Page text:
When a person decides they want to purchase a shotgun, they usually come down to two choices. The Mossberg 500 and the Remington 870. If you asked 100 different shotgun fans which one they prefer, you’re going to be pretty close to a 50/50 split. They are both excellent guns and you really can’t make a bad decision between the two. That being said, there are some differences that I’ll try to make clear.
Mossberg 500: Top-mounted
Remington 870: Located on trigger guard
The Remington 870 uses a standard cross-bolt safety similar to those found on most BB guns. You press the button to the right to put it on safe and press it to the left to fire.
The Mossberg 500 uses a sliding safety which is placed on the top of the receiver. You slide the button forward to fire and slide it back or towards you to put the safety on. Typically, left handed users prefer the Mossberg 500 design. The top-mounted design is also easier to visually determine if the firearm safety is on. You can glance at the button while in firing position. With the Remington 870, you can not see the safety while in firing position.
The Mossberg 500 safety is made of plastic and has been known to break. A very common upgrade is to replace the standard plastic safety with an upgraded steel safety.
Mossberg 500: Located near the rear of the trigger guard
Remington 870: Located near the front of trigger guard
The Mossberg 500′s slide release is found to the rear of the trigger guard. The Remington 870′s slide release is found near the front of the trigger guard. Unless you have really long fingers, you cannot reach the slide release on the Remington 870 without removing your hand from firing position. With the Mossberg 500, you can actuate the release with the middle finger of your dominate hand. Left handed shooters will have no difficulty reaching the Mossberg’s slide release.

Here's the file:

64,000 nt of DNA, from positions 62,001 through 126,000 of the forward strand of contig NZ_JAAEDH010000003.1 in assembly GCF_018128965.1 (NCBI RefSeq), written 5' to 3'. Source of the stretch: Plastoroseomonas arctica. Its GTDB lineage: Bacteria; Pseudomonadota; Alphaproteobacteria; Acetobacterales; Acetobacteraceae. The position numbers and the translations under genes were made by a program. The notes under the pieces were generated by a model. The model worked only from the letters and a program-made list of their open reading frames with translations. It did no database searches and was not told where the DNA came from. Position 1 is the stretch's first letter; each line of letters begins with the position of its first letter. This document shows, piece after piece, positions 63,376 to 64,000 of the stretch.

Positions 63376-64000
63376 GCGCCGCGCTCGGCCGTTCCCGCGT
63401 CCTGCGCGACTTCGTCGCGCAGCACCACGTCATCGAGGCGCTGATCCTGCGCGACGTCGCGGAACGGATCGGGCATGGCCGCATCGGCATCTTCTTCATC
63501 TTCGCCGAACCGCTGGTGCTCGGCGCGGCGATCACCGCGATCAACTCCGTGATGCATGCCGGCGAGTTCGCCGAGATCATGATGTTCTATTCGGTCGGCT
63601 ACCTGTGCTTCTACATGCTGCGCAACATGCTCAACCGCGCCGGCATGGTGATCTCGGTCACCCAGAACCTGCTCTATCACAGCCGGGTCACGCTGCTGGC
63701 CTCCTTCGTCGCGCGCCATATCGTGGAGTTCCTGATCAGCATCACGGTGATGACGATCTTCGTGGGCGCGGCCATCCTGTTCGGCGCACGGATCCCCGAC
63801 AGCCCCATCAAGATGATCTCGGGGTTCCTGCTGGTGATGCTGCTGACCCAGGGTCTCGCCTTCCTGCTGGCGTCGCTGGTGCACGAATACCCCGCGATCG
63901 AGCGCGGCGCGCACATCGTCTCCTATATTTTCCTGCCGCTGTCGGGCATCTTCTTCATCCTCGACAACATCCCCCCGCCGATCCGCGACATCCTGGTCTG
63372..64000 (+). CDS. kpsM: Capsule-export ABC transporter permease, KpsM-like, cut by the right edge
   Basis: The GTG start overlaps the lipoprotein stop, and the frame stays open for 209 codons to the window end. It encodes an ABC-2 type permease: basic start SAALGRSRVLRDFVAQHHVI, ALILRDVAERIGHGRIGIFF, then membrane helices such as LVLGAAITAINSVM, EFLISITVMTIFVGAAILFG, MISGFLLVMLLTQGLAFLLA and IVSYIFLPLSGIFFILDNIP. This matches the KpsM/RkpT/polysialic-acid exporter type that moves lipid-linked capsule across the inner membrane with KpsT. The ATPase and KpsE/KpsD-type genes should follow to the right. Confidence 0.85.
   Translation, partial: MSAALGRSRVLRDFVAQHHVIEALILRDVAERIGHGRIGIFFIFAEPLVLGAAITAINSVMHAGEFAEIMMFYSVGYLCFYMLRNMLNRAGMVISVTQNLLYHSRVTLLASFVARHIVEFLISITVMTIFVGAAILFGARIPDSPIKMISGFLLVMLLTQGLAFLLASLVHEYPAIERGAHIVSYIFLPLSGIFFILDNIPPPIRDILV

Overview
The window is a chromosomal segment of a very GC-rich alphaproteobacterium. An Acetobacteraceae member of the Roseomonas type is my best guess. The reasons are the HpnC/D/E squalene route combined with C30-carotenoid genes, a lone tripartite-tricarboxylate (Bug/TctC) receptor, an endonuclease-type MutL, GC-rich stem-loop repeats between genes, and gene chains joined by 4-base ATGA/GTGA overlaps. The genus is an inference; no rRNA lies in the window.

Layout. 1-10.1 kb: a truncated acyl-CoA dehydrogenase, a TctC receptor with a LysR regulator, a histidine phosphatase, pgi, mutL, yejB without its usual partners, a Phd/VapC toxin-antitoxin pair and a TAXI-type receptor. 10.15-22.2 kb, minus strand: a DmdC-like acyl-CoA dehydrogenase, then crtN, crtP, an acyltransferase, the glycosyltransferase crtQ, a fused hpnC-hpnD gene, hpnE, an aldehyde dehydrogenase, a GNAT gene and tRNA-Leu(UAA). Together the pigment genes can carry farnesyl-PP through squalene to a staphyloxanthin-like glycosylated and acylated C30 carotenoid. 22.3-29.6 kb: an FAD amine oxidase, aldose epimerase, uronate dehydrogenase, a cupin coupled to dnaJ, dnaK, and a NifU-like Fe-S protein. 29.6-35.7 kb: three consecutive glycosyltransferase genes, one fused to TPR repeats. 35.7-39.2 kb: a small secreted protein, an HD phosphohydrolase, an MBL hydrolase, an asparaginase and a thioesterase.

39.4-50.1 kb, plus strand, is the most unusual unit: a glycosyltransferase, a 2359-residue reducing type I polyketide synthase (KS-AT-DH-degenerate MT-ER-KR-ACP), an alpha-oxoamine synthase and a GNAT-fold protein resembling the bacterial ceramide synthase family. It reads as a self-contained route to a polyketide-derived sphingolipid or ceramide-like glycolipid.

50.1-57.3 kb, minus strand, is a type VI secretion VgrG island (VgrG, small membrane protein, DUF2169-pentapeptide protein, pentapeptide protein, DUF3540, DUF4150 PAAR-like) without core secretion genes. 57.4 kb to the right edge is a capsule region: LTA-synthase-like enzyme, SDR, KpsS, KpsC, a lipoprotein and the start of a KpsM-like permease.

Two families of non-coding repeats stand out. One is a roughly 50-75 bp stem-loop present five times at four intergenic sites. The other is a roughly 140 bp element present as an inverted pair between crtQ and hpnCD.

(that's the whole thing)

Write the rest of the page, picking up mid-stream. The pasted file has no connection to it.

Mossberg 500: Aluminum
Remington 870: Steel
The Remington 870 has a steel receiver. The Mossberg 500 has an aluminum receiver. Steel is stronger than aluminum, but it also weighs more. The Mossberg 500 is a lighter gun as a result which makes it easier to use and carry for extended periods of time. According to my research, the use of aluminum has not caused any issues with strength and/or longevity with the Mossberg 500.
Mossberg 500: Plastic trigger guard
Remington 870: Aluminum trigger guard
The Remington 870 utilizes a steel trigger guard. The Mossberg 500 utilizes a plastic trigger guard.
Although not often necessary, the Mossberg 500 trigger guard can be updated to steel with aftermarket parts.
Mossberg 500: Fits flush on bottom of the bolt
Remington 870: Fits flush with bottom of the receiver
The Remington 870 uses a shell lifter that is in the constant down position. Because of this, it’s easy to get your fingers pinched when inserting shells into the magazine. To raise the shell lifter, you have to retract the slide. The Mossberg 500 is the exact opposite. It uses a shell lifter that is in the constant up position. This makes loaded shells under duress easier.
Mossberg 500: Dual
Remington 870: Single
The extractor is the part in a firearm that removes fired ammunition. When you cycle the gun’s action, the extractor removes the spent casing from the firing chamber. In my opinion, two is better than one.
Drilled & Tapped
Mossberg 500: Yes
Remington 870: No
If a firearm is drilled and tapped it means it’s ready to accept accessories (tactical rails, optics, etc…) without further modification. At TacticalRail.com, we find this a huge plus if you’re looking to customize your firearm. That being said, the Remington 870 can be drilled and tapped, it’s just not a factory feature.
Just to reiterate what I said at the beginning of this article, both of these firearms are great shotguns. Hopefully the differences I listed above will help you find the shotgun that best meets your needs.
Personally, I decided to go with the Mossberg 500.
The location of the safety and slide release were my deciding factors. They just seem to be in a more natural position. I also like that the Mossberg 500 is still the only shotgun to meet Mil-Spec 3443E. This specification covers the requirements, examinations and tests for three types and two classes, of manually operated, slide action, hammerless, 12 gage riot-type shotguns.